We have often heard someone say, ‘keep your testimony’. The stable and progressive man who keeps good morals and attitudes attracts people to his motivation and faith. This is what Paul meant in Titus 2, where he particularly speaks of sound doctrine, and then goes on to list people groups who need specific encouragement and teaching for the purpose of maintaining the Word of God above reproach: ‘so that no one will malign the word of God’ (v.5); ‘so that those who oppose you may be ashamed because they have nothing bad to say about us’ (v.8); ‘(to) make the teaching about God our Savior attractive’ (v.10).

Does your life make the Word of God attractive to your spectators, including those who would love to oppose you? Your testimony comprises three parts: your life (morals and attitudes and overcoming sin, the world and the devil), your thanksgiving in recognition of God’s hand in your affairs, and your acknowledgement and faith and witness that Jesus is Lord and Saviour. The three are interdependent and work together. While Paul, in his Titus 2 admonitions, dwells mostly on the first part, John in the book of Revelation dwells mostly on the third part.

In Revelation, ‘the testimony of Jesus’ is an essential part of the definition of God’s people. The apostle John himself uses this word to describe himself (1:2,9) and the reason for his incarceration at Patmos. He then describes the martyrs as ‘those who had been slain because of the word of God and the testimony they had maintained’ (6:9, 11:7); the good news is that there is clear hope for their eternal life in what John saw; their testimony brought them pain but not in vain. More so, those who triumphed over the devil and the dragon did so ‘by the blood of the Lamb and by the word of their testimony’ (12:11,17); and finally the angel at the great Wedding of the Lamb describes believers as those ‘who hold to the testimony of Jesus’ (19:10). It is therefore vitally important to hold fast to the Testimony of Jesus – it is the Testimony.

The first person to testify was John the Baptist; he pointed his followers to Jesus and said, ‘Behold, the Lamb of God, who takes away the sin of the world!’ Many others before him testified thus prophetically, while many others after him have the opportunity to follow and hold fast to the Testimony. May the Almighty God empower you to always keep your testimony, to give thanks and proclaim His wonders in the congregation and to spread widely the Testimony of Jesus.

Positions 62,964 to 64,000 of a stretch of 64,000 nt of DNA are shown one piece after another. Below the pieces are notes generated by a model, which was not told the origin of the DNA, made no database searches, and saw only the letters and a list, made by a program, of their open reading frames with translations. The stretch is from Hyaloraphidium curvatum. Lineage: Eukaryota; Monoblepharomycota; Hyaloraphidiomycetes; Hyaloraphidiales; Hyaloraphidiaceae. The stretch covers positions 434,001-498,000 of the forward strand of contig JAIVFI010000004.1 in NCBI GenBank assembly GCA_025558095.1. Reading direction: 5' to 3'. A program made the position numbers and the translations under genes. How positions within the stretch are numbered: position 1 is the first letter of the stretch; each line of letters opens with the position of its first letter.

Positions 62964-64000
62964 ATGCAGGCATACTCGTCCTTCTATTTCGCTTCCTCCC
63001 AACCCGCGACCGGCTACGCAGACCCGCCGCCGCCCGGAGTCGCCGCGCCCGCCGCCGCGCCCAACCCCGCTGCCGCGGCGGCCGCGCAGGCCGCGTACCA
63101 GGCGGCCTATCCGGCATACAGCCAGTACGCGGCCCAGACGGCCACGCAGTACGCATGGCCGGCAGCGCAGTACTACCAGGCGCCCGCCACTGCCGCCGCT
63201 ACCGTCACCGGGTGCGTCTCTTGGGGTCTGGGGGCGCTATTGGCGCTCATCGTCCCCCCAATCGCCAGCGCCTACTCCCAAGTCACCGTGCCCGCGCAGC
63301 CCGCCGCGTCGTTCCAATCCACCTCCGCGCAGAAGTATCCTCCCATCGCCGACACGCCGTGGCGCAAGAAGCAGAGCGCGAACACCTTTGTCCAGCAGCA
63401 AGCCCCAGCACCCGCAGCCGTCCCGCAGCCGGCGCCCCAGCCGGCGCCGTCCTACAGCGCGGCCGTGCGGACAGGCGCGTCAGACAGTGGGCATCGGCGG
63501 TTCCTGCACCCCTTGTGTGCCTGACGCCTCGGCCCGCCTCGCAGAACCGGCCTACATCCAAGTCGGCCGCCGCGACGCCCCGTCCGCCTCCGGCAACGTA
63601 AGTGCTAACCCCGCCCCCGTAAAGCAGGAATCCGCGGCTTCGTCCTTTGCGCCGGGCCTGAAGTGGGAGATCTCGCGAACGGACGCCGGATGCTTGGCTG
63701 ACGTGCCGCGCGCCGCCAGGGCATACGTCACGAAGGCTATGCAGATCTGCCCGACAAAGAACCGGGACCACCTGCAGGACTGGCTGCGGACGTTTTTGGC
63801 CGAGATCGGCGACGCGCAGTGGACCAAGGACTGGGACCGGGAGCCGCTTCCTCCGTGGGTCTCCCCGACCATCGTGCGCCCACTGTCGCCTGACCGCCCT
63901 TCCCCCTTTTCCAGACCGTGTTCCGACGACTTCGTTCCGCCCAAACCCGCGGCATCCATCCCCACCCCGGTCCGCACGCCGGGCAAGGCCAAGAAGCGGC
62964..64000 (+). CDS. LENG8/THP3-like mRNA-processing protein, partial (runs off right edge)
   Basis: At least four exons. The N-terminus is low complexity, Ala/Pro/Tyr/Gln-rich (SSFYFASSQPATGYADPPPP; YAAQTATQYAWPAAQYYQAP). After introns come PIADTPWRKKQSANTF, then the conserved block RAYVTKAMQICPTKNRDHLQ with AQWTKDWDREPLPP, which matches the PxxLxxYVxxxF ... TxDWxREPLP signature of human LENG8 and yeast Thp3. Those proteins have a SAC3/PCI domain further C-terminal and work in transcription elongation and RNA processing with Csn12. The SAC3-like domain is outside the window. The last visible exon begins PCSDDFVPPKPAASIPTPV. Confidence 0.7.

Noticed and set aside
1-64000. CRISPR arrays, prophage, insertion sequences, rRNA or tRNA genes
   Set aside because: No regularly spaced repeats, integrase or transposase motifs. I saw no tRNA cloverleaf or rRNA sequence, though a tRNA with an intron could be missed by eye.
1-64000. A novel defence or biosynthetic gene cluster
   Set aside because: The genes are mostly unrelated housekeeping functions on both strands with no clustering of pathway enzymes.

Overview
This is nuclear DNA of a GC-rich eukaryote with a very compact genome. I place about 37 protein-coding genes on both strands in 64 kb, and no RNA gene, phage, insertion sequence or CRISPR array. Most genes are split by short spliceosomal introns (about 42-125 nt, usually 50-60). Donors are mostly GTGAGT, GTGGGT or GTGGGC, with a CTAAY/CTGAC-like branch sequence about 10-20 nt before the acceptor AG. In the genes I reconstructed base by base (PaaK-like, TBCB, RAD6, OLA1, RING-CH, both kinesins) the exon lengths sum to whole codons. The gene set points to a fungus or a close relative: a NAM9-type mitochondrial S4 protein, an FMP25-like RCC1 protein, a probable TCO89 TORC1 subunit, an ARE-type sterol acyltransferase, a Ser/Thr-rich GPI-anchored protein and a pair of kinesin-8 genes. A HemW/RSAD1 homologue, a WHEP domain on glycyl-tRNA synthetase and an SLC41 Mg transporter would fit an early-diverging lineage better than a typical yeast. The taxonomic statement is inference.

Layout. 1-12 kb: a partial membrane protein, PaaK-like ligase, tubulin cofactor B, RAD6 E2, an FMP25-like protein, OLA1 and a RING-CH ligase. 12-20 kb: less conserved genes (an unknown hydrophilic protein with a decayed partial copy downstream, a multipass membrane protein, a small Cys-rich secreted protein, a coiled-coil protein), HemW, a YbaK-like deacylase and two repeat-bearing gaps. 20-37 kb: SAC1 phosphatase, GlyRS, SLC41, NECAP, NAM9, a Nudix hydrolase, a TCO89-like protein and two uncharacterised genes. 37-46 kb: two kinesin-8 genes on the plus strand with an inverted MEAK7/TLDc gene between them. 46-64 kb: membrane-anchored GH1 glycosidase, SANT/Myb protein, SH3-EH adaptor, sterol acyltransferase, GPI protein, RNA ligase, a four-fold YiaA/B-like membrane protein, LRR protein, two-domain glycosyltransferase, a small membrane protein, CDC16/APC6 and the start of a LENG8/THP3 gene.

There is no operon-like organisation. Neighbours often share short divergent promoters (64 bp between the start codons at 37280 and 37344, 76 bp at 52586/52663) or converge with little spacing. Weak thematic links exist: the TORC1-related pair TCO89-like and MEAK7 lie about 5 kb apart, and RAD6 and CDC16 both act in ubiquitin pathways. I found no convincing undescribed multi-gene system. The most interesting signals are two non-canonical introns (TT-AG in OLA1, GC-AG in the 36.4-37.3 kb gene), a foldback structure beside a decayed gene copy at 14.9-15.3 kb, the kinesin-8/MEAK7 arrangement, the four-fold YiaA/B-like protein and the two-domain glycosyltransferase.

God bless you.

Teaching the Church

You, however, must teach what is appropriate to sound doctrine.
(Titus 2:1)
In such a young country with children comprising more than 50% of the population, teaching is major business. Another 25% are youth, leaving only a small minority of adults to teach all these young people. When we turn to observe the doctrine and conduct of these few adults, more shockingly, just a small percentage can stand confident with moral authority to teach virtues. How can we then pass on sound doctrine to the generations to come? What we teach today is what our nation becomes tomorrow. Unfortunately, our children are exposed to all sorts of substitute teachers – they observe examples in the news, in the television and movies, in video games, in animated magazines, and many other media and technology overflows that the overwhelmed adults are not even aware of. Simply put, we have a crisis of good teachers.

St Paul taught in congregations and also mentored individuals, and clearly instructed his mentees to teach. Letters he wrote to Timothy and Titus have clear imperative commands to raise leaders by teaching them not just as consumers but as those who would in turn teach others. In Titus 2, he particularly speaks of sound doctrine, then goes on to list people groups who need specific teaching for purposes of maintaining the Word of God above reproach: older men, older women, younger women, younger men, slaves – all these have lessons to pick from Paul and Titus for purposes of living in such a way that the gospel becomes attractive to those among whom they interact, at home and at work.

President Museveni recently gave a lecture in Nairobi on bottlenecks to Africa’s development; he passionately advocated for integration into a larger market to support the increasing production; on another occasion in Tanzania, the President termed integration as a ‘matter of life and death’ to Africa. He was warmly applauded by his colleague presidents and his paper adopted for expansion into a blue-print to guide Africa’s development. While he continues to shine on the continental stage, Ugandan children can hardly understand his teachings because of the inadequate teachers as well as the noise of moral decadence and corruption that drowns down good ideas. Sound doctrine is therefore difficult to pass on to a generation that has only a handful of examples to emulate.

As disciples of Jesus Christ, we are called to teach the Church and to teach the nation; first by exemplary lives above reproach, and then with words that are sound doctrine. May the Lord increase determination and strength in you to teach and build the next generation for a better country here and for the Kingdom of God.

God bless you.